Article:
- CPI rose 2.6% for the 12 months ending March 2021, the largest over-the-year increase seen since August 2018.
- Food prices increased 3.5% and energy prices rose 13.2% over the past 12 months
Consumers see prices inching higher and are starting to fear inflation, but experts maintain that the duration will be limited.
“Though we are about to get some unpleasant inflation prints off of the base effects from last year, it is likely to be fleeting,” wrote David Zervos, managing director at Jefferies Group in a recent note.
The Consumer Price Index (CPI) rose 2.6% for the 12 months ending March 2021, the largest over-the-year increase seen since August 2018. Food prices increased 3.5% and energy prices rose 13.2% over the past 12 months. Still, financial professionals are not overly concerned.
“That 2.6% reading wasn’t materially higher than what was expected, and as such markets largely looked past the spike in CPI,” wrote Tom Essaye, founder of Sevens Report Research, in his own recent note. “To that point, CPI is likely to rise further next month, but again due to ‘base effects’ comparing April 2021 prices to the very subdued April 2020 prices (the height of the national lockdown), but as long as it’s not materially above expectations, markets will look past the rise in prices.”
Consumers see inflation rising 3.7% over the next year, according to data released by the University of Michigan Friday. It’s the highest expectation since March 2012, but financial professionals stress that higher prices right now are not always indicative of a long term trend.
“Consumer sentiment, in terms of inflation expectations, is a lagging indicator,” said Steve Van Metre, founder of Steve Van Metre Financial. “Consumers react to what they see and experience, which is higher prices. They are terrible at predicting the direction of prices.”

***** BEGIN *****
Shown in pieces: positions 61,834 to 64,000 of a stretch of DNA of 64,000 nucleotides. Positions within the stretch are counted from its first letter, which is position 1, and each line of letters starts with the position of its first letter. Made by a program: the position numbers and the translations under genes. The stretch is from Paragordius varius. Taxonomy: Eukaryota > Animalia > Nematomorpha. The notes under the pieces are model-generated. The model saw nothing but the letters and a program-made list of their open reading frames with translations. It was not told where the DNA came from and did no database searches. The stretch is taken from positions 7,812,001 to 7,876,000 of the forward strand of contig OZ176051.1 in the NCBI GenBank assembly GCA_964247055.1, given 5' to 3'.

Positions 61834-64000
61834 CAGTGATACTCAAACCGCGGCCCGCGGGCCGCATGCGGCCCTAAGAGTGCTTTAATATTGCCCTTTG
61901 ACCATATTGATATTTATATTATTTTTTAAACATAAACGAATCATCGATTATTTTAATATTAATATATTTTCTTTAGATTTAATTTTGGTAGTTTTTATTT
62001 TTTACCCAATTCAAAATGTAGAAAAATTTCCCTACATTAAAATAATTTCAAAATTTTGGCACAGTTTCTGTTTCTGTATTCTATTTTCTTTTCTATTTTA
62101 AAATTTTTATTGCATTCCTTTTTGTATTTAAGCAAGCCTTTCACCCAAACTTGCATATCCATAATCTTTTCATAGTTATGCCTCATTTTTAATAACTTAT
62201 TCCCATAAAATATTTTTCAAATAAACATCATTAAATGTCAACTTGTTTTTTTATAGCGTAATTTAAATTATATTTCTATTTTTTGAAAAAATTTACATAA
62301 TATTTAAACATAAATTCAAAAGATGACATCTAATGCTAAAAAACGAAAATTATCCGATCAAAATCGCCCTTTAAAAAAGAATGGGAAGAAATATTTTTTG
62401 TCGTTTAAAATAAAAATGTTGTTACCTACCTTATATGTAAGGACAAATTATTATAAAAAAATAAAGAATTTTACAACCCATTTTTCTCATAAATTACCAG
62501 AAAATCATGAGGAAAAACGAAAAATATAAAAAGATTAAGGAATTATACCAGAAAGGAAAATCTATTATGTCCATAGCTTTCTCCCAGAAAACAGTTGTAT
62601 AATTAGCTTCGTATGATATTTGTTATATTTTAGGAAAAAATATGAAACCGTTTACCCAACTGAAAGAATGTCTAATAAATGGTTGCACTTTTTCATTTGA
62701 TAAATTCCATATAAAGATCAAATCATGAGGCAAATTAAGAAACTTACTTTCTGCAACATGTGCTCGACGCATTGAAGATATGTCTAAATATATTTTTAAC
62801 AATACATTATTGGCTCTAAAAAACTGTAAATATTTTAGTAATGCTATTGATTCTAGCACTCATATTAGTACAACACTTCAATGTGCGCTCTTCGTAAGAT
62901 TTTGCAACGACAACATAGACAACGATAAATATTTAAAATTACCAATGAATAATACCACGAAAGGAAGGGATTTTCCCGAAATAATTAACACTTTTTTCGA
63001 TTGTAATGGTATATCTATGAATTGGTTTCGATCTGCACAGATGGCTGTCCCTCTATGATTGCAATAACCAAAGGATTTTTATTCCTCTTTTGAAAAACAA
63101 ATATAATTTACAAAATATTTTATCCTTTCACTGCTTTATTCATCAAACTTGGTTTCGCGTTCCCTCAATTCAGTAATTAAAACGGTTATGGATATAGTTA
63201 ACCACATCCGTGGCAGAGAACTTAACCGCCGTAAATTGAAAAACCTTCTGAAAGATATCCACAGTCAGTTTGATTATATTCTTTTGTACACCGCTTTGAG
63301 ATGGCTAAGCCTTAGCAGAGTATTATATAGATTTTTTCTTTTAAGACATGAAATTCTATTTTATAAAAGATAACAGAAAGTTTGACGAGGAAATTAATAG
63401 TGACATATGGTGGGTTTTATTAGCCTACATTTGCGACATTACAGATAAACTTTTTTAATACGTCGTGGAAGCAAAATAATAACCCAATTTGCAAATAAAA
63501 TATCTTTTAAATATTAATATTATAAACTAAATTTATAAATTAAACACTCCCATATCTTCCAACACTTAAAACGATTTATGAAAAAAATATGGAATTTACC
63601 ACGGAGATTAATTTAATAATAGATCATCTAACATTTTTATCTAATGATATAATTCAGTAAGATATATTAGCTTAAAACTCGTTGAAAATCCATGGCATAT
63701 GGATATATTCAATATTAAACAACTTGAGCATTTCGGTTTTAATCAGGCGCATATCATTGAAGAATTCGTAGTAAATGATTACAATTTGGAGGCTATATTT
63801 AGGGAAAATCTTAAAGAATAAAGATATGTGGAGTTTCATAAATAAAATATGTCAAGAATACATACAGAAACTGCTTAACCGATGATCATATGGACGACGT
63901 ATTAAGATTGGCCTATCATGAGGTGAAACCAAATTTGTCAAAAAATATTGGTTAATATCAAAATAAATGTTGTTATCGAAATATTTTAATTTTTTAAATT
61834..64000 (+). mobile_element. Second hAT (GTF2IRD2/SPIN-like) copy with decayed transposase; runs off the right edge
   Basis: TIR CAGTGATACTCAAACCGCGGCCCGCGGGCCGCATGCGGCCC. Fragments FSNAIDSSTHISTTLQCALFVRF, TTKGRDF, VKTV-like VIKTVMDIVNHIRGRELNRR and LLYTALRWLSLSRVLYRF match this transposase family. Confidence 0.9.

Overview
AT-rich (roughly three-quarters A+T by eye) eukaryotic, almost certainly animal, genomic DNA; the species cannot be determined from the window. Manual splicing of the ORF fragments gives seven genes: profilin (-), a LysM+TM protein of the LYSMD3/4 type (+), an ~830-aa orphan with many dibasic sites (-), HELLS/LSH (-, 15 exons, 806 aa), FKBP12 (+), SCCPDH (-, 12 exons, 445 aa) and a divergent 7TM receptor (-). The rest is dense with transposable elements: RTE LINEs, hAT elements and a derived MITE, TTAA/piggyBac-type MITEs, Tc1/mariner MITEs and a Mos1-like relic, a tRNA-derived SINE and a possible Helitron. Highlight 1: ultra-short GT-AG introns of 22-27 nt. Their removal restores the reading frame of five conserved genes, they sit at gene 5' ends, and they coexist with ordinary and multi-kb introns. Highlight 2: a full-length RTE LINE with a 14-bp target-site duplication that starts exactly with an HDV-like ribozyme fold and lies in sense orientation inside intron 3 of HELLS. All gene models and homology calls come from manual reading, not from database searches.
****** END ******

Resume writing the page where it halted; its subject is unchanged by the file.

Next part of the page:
While consumer outlook remains negative, last week’s jobless claims pointed toward further economic recovery, although the data is historically volatile.
“Starting with jobless claims, they dropped to a pandemic low, falling more than 100K claims to 576K vs. (E) 695K. This data set is volatile in normal times, never mind during the pandemic, so we should expect to see this number bounce back partially next week,” wrote Essaye. “But the trend here appears clear: as the economy reopens, employment will trend back towards pre-pandemic levels.”
The Federal Reserve has committed to fostering employment and maintaining price stability with an annual target inflation rate of 2%, a goal that has rarely been achieved over the past two decades. With the exception of periods of 2012 and 2018, the core Personal Consumer Expenditures (PCE), which is the Fed’s preferred inflation gauge metric, has remained well below the 2% annual goal since the Great Recession in 2008.
Following the $3 trillion stimulus package passed earlier this year and the decreased unemployment rate, the Fed increased their inflation outlook to 2.2% in March, up from 1.8% in December.
CPI is expected to rise in the coming months, but Fed officials and economists largely agree that prices will settle shortly.
“I expect the consumer price index to peak in April and due to the base effects, the year over year will head lower likely in May, but if not, in June for sure,” said Van Metre. “Disinflation is my expectation.”
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